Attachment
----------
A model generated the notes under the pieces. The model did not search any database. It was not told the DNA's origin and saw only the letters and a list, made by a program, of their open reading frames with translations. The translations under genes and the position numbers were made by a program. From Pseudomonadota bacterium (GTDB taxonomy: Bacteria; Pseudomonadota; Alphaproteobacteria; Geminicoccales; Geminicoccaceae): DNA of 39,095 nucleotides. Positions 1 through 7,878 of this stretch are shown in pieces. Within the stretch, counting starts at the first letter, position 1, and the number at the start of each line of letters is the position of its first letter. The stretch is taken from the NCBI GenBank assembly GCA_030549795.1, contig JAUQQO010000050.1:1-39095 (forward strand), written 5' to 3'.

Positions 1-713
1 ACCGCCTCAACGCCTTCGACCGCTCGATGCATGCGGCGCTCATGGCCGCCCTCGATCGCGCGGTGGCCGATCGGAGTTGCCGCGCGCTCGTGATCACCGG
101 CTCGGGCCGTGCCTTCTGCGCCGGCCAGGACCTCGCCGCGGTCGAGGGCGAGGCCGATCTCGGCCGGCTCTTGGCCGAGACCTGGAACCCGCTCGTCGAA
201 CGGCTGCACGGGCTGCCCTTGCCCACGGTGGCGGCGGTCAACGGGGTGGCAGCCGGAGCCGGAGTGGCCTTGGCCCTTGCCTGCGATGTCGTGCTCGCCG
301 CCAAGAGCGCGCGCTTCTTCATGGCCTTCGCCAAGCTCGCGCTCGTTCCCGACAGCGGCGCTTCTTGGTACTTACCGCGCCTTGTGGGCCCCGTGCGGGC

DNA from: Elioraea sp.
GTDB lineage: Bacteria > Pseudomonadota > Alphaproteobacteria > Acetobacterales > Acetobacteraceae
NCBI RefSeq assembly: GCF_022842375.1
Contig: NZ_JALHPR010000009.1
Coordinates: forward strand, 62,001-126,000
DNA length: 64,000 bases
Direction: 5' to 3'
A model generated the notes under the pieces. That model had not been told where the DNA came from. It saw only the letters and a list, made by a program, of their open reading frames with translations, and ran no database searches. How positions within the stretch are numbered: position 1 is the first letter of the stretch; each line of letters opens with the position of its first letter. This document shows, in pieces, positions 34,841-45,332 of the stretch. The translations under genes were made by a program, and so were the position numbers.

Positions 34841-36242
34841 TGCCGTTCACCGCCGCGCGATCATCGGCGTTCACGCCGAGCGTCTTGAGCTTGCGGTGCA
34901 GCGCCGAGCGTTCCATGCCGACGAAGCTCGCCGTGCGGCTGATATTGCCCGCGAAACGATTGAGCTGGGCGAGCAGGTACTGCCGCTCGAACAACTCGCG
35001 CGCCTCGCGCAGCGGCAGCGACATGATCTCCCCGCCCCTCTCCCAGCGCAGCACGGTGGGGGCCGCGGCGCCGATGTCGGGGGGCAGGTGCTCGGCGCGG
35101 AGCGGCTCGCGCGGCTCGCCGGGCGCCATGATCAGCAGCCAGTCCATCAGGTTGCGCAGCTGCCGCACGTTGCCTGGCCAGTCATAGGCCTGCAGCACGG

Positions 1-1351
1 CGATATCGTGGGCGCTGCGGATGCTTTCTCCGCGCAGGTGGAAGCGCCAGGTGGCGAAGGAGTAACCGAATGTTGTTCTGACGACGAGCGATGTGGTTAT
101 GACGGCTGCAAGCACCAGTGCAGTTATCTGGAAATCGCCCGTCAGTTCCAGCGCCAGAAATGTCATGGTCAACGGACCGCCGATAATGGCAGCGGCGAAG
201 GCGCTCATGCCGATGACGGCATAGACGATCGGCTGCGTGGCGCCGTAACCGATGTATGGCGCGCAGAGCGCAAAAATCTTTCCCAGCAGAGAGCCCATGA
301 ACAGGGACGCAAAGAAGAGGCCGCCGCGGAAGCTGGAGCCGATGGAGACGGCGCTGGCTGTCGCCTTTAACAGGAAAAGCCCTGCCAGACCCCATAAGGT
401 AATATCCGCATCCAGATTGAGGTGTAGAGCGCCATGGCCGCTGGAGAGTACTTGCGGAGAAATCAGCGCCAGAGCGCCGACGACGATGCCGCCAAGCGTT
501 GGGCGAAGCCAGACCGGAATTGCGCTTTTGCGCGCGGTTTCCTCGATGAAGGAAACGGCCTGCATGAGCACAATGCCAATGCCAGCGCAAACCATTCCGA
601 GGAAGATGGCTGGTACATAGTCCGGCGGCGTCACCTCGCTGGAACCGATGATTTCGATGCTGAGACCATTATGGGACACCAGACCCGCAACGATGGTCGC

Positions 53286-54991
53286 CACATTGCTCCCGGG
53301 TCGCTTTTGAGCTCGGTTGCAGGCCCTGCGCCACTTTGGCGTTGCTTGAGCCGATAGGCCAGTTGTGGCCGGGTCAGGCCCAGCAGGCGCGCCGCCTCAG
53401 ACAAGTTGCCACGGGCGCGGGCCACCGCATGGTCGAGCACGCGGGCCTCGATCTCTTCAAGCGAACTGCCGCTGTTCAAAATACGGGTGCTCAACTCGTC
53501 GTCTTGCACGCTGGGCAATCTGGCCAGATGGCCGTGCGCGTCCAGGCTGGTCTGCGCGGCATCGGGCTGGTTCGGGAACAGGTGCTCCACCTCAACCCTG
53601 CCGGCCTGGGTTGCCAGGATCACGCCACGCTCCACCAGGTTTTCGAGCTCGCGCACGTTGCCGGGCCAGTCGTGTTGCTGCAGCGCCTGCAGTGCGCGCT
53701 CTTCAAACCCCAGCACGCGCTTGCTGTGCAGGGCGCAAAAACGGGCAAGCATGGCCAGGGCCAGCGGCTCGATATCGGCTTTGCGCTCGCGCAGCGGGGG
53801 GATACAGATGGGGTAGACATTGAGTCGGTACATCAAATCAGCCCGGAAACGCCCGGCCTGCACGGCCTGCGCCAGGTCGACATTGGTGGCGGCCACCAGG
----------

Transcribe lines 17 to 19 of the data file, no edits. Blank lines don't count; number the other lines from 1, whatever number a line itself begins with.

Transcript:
34901 GCGCCGAGCGTTCCATGCCGACGAAGCTCGCCGTGCGGCTGATATTGCCCGCGAAACGATTGAGCTGGGCGAGCAGGTACTGCCGCTCGAACAACTCGCG
35001 CGCCTCGCGCAGCGGCAGCGACATGATCTCCCCGCCCCTCTCCCAGCGCAGCACGGTGGGGGCCGCGGCGCCGATGTCGGGGGGCAGGTGCTCGGCGCGG
35101 AGCGGCTCGCGCGGCTCGCCGGGCGCCATGATCAGCAGCCAGTCCATCAGGTTGCGCAGCTGCCGCACGTTGCCTGGCCAGTCATAGGCCTGCAGCACGG